Safer, Built by Thorn, Combats Child Sexual Abuse Material on Content-Hosting Sites Using AWS-Powered Solution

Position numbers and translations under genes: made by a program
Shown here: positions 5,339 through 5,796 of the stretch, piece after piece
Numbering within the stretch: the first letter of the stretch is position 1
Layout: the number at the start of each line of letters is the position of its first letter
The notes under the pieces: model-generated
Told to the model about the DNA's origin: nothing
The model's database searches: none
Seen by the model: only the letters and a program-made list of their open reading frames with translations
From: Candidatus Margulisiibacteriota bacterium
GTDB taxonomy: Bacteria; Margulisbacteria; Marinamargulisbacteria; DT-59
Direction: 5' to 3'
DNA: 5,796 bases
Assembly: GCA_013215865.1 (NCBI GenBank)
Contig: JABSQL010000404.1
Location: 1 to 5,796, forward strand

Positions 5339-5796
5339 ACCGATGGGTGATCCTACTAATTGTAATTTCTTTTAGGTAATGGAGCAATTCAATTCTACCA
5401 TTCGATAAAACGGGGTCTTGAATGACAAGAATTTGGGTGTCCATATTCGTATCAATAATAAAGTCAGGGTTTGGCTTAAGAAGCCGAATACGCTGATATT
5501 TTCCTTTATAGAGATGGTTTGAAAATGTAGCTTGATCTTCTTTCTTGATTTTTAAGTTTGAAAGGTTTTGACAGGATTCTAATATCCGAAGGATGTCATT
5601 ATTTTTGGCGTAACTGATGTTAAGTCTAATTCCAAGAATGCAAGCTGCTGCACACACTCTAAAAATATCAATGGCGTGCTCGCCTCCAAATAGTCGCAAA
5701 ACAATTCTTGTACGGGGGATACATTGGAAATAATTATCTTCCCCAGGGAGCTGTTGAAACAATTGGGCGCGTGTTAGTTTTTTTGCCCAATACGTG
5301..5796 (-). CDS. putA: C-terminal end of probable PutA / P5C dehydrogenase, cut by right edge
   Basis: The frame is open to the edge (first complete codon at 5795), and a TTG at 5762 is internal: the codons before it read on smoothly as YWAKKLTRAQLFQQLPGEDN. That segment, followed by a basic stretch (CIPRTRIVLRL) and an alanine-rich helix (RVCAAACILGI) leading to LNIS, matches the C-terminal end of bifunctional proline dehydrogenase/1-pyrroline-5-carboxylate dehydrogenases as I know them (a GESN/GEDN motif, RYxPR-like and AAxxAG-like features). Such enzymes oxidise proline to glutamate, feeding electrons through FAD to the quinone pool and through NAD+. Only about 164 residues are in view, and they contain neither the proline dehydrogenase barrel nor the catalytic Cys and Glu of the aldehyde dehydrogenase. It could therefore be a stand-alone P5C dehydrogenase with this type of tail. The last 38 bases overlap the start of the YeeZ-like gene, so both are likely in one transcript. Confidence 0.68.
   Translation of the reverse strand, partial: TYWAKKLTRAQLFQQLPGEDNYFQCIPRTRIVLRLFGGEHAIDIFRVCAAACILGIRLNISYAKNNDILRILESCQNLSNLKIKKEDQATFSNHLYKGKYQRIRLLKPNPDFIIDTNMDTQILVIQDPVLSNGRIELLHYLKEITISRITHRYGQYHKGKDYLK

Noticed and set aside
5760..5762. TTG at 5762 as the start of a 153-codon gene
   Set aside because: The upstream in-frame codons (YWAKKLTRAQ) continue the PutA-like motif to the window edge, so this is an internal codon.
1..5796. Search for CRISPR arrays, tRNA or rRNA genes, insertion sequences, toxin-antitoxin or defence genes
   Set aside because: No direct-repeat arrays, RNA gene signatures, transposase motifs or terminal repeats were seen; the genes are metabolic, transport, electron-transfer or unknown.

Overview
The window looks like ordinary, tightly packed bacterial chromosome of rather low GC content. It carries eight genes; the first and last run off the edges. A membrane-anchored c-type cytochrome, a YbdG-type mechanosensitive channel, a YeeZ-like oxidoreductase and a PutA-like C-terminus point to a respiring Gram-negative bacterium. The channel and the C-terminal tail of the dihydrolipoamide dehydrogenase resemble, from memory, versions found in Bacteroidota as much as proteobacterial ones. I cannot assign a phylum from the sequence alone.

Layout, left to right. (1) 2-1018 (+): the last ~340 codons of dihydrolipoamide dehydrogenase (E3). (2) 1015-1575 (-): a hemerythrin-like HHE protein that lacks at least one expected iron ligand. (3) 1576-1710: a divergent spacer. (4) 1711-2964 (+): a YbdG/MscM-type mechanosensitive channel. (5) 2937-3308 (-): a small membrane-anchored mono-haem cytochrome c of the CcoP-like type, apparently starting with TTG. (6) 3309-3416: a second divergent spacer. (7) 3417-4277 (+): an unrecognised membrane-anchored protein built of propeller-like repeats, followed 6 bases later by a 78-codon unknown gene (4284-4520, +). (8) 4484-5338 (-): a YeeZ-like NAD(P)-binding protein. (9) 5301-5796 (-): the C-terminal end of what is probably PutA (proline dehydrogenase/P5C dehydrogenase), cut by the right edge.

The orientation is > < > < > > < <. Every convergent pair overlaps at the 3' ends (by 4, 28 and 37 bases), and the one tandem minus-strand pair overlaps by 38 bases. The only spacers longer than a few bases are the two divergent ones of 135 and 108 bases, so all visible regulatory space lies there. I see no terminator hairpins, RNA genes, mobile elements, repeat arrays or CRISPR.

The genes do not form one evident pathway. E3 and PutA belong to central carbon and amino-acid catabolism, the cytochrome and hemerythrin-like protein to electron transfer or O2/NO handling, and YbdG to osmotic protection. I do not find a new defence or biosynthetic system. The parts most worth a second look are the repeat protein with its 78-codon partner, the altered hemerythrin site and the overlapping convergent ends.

The spread of child sexual abuse material (CSAM) online is a complex and pervasive problem—and an urgent one for companies that let users store their photos, videos, and other data in content publishers and user-generated content-hosting sites. Perpetrators use those companies’ sites to build communities where they disseminate and collect CSAM without the companies’ knowledge. “Unfortunately, child abuse content likely exists on the majority of sites that accept user-generated content,” Julie Cordua, CEO of the nonprofit Thorn, said in a press release. Reports of abusive material in the United States alone have risen by 15,000 percent in the last 15 years, according to Thorn, which builds technology to defend children from sexual abuse. In the midst of this spike in abusive material, Thorn set out to stop the viral spread of CSAM by building a tool that could quickly identify, remove, and report CSAM from content-hosting sites. That tool is Safer. In a little over a year and a half, it has helped identify more than 150,000 pieces of CSAM.